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Which State Should I Set My Business Up In?

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By Lane V. Erickson, attorney

I often have clients ask me which state they should set their business up in. More often this question is, which state should I incorporate in? Many people wanting to set up an LLC or corporation have heard or read on the internet that states like Delaware, Nevada and Wyoming can offer business benefits beyond what most states can offer. So where do you set up your business or corporation? My advice and counsel is that unless you own, or plan to own, a business that is large and doing business in many states, it is almost always best to set up you business in the place where you already live. There are 3 main reasons for doing this.

1. THE COSTS OF REGISTERING A BUSINESS

If you incorporate your business in a state that is different than where the business actually does business, you will be required to register your business in every state where you actually do business.  This registration process requires filing an application with the correct governing body in each state. This is usually the Secretary of State’s Office. The costs for registering your business in each state are different. In Idaho it currently costs $100 to register a business, regardless of whether is it a domestic (in state) or a foreign (already registered in another state) business. In other states the costs are usually much more.

2. TAXES

Without getting into all the details about various taxes in different states, it is sufficient to say that all states don’t tax corporations equally. This is one of the main reasons that larger corporations often do incorporate in Nevada, or Wyoming, or Delaware. However, unless your entity is large and producing a good deal of revenue, it is almost always easiest and simplest to incorporate in the state in which you live for tax purposes. Keep in mind that taxes are not only those for income, but also may include sales tax for goods that may be sold directly to the public. The different sales tax rates for each state might be a compelling reason for you to determine which state it is that you want to incorporate in. However, again, it is almost the easiest to keep track of the sales tax that you generate in the state in which you are living.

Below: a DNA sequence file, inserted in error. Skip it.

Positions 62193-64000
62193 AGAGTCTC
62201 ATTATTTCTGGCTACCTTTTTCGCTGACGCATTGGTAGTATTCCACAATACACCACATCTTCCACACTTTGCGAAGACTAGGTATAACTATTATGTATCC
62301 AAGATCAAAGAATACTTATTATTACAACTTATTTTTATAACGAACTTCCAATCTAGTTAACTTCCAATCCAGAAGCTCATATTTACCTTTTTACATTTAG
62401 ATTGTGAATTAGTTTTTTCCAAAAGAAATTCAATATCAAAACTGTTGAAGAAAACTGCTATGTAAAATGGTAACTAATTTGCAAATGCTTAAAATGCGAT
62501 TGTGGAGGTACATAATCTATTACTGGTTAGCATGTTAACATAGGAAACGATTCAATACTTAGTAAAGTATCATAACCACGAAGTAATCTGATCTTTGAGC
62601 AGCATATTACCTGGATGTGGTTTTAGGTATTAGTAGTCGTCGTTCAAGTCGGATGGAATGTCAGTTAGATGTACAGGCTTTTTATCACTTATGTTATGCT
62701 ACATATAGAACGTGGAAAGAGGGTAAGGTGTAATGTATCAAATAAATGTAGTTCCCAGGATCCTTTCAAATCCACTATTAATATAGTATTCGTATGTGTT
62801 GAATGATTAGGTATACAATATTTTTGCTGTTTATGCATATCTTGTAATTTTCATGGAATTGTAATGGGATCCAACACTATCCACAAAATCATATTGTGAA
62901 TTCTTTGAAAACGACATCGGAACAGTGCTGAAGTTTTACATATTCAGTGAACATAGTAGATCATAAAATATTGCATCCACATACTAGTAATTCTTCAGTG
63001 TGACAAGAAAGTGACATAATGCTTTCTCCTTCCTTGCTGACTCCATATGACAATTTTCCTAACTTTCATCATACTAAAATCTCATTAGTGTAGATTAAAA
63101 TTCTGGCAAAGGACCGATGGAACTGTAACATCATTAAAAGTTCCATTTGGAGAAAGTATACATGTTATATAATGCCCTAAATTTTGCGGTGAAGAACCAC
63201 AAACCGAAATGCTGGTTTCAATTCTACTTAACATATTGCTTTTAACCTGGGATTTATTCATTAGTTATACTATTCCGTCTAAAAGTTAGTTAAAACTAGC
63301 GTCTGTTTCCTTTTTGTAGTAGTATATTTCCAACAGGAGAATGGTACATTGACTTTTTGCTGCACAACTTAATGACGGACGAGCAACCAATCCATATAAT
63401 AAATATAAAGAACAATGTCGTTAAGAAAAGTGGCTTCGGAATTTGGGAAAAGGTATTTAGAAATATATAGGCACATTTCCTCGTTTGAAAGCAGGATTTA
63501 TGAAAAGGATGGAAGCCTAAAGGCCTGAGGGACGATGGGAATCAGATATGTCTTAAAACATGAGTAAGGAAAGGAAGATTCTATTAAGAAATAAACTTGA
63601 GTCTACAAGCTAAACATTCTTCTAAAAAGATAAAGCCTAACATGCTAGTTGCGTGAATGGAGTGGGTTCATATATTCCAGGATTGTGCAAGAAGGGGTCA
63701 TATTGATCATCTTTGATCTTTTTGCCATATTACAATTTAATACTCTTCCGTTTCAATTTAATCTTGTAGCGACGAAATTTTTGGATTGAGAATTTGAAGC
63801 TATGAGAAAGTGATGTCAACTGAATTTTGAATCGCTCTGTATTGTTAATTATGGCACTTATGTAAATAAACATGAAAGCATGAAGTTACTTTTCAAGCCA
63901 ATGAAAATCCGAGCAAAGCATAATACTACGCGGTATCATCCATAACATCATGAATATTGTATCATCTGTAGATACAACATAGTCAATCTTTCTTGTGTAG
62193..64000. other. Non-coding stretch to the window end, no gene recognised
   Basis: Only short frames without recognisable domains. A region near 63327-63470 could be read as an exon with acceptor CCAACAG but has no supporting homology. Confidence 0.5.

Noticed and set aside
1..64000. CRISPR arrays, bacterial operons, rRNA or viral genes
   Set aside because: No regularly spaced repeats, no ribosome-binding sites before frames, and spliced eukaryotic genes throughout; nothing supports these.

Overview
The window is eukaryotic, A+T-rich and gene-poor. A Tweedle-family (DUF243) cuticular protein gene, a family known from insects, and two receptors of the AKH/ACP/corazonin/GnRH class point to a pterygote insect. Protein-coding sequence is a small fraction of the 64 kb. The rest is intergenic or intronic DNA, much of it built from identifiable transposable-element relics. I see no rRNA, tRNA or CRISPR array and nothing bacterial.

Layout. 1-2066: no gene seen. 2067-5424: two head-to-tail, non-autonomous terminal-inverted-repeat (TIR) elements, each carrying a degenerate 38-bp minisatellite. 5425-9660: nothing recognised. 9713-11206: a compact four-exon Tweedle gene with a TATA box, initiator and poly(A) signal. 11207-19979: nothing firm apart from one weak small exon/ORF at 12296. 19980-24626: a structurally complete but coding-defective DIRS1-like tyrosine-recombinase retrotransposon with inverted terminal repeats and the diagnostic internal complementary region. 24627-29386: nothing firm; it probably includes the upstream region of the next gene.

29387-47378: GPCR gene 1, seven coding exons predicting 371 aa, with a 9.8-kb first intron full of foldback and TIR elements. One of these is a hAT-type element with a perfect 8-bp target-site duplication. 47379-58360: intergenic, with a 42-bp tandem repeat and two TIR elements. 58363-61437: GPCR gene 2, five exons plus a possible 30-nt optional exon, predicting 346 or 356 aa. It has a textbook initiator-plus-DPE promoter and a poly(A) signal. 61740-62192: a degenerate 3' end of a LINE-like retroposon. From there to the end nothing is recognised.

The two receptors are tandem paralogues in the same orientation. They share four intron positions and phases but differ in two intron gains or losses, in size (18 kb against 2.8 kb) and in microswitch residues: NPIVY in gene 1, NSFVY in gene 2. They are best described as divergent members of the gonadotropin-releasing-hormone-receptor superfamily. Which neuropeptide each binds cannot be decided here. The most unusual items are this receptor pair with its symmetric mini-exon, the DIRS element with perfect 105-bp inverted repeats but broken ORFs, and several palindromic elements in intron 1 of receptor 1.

3. REGISTERED AGENTS

The third and final reason incorporating in the state in which you live is the best idea, is because of registered agents. A registered agent is the actual real person who is legally responsible for receiving notices on behalf of the corporation. For example, if a corporation is being sued the lawsuit has to be served upon a real person. The registered agent is the person who is listed in the governing state agency’s records as the person who will receive this kind of notice. If you incorporate in your own State you are capable of being listed as the registered agent for your own business. However, if your corporation was registered in a different state and you operate your business in Idaho then you will be required to hire an individual to serve as your registered agent in the state in which your corporation was incorporated. Additionally, when you register your corporation as a foreign entity in Idaho, you will also have to list a registered agent here. For this reason, it is almost best and easiest for you to register your business in the state in which you live, and to name yourself as the registered agent for your business.

If you would like to create a corporation of an LLC, we can help. Call us toll free at 877-232-6101 or 208-232-6101 for a free consultation with Lane Erickson and the Racine Olson team of Business Law and Real Estate attorneys in Idaho. You can also email Lane Erickson directly at lve@racinelaw.net. We will answer your Idaho Business Law and Real Estate questions and will help you solve your Idaho Business Law and Real Estate problems.

This website includes general information about legal issues and developments in the law. Such materials are for informational purposes only and may not reflect the most current legal developments. These informational materials are not intended, and must not be taken, as legal advice on any particular set of facts or circumstances. You need to contact a lawyer for advice on specific legal issues.

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